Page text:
Slate Digital VRS8 Virtual Recording System
Out of stock
10 x 8 Thunderbolt Audio Interface, with 8 Ultra Linear VMS Mic Preamps, 1-year license to Slate Digital "Everything Bundle", Perpetual License to VPC "Virtual Preamp Collection"
Eight Ultra Linear Preamps
The start of any signal chain is extremely important, which is why the VRS8 features EIGHT high bandwidth Ultra Linear microphone preamps. These are the same ‘blank canvas’ design as the VMS-One preamp from Slate's award-winning Virtual Microphone System, enabling you to use Slate's modeling software to recreate the authentic sound of famous microphones and preamps. Each preamp has its own high-quality metal knob, so you can easily set levels like a regular analog preamp – instead of using single logic controller knobs and menus, as some of the competitors have chosen to do.
Industry Best Converters
The next step in the signal chain is the converter itself. Instead of using budget components, the VRS8 offers mastering-quality conversion by incorporating the newest AKM AK5578 converter chips – offering a whopping industry-best 124db of dynamic range on all 8 inputs!
High Quality Components
The sound of an audio interface relies on much more than the converter chip itself – all of the components in the audio circuit have a direct result on the audio quality. Keeping to our “no compromise” design aesthetic, the VRS8 utilizes high-quality WIMA capacitors for the entire audio path.
Low Latency Native
Part of the goal behind creating the Virtual Recording Studio was to provide a near-realtime experience when using our analog modeled plugins while tracking. In order to achieve that goal, we created a new technology called LLN, which stands for “Low Latency Native”. LLN utilizes a custom hard-wired converter chipset, which reduces managed components in the audio path and allows an incredible .7 milliseconds of latency at 96K (with a 32 sample buffer). This latency spec allows you to monitor through mic and preamp emulations while tracking, giving you the ability to hear your audio in context while still allowing you to change your mind later.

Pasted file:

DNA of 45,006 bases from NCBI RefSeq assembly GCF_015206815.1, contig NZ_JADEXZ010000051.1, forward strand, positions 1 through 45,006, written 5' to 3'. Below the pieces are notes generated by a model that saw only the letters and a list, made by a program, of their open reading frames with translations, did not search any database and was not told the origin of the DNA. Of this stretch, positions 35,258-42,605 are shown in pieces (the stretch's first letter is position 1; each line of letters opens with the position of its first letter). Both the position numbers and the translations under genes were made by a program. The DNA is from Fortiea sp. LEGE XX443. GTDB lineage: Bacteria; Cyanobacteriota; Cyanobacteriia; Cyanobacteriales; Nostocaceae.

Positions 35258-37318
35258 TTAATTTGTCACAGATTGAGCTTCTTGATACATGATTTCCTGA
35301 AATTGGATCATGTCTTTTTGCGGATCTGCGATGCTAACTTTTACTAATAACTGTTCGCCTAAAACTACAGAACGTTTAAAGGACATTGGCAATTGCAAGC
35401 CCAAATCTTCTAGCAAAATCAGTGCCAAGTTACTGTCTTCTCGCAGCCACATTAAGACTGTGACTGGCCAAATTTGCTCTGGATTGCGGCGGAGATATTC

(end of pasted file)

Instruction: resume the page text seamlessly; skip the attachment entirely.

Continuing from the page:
XTC Audio Clock
The audio clock is the heart of any recording interface, which is why it was important that the VRS8 had a killer clocking system onboard. Slate uses satellite-grade XTC clocking technology, utilizing four temperature-compensated crystal oscillators for ultra-stable audio performance, keeping your audio jitter and distortion free.
Discrete Headphone Amplifiers
Most engineers listen to music on headphones when working in the studio, but headphone amplifiers are the first place that manufacturers usually look to cut costs when building an interface. Instead of using typical designs that cost mere pennies, Slate uses discrete amplifiers to ensure that your headphones sound robust and clear for all of your monitoring tasks. Not only that, Slate also added in two separate monitor mixes and the ability to use the VRS8 as a speaker switcher.
Cross Platform Low Latency Performance
The world of audio interfaces is rarely cross-platform when it comes to performance, meaning that Mac devices (using Thunderbolt) usually far outperform PC interfaces (using USB). While USB can be effective for two-channel designs, it requires more CPU overhead to manage, resulting in higher CPU usage and latency versus Thunderbolt – and the problem just gets worse as you add more channels. Unlike any other interface on the market, the VRS8 offers both Thunderbolt and PCIe connectivity for maximum cross-platform compatibility. The PCIe performance is the same as Thunderbolt, so you can decide for yourself which connection to use. You can also link up to 6 VRS8’s via Thunderbolt to achieve 48 inputs and outputs.
Native MIDI IO
Slate's “no compromise” design goal extended well into areas that other manufacturers simply ignore, which is evidenced by the VRS8’s native MIDI IO. Unlike USB MIDI interfaces (where MIDI information has to fight with your mouse, keyboard, and other USB traffic) MIDI IO on the VRS8 never touches the USB bus. You can count on hyper-accurate MIDI timing, and stuck sustain pedals when tracking keyboards and synths should become a thing of the past.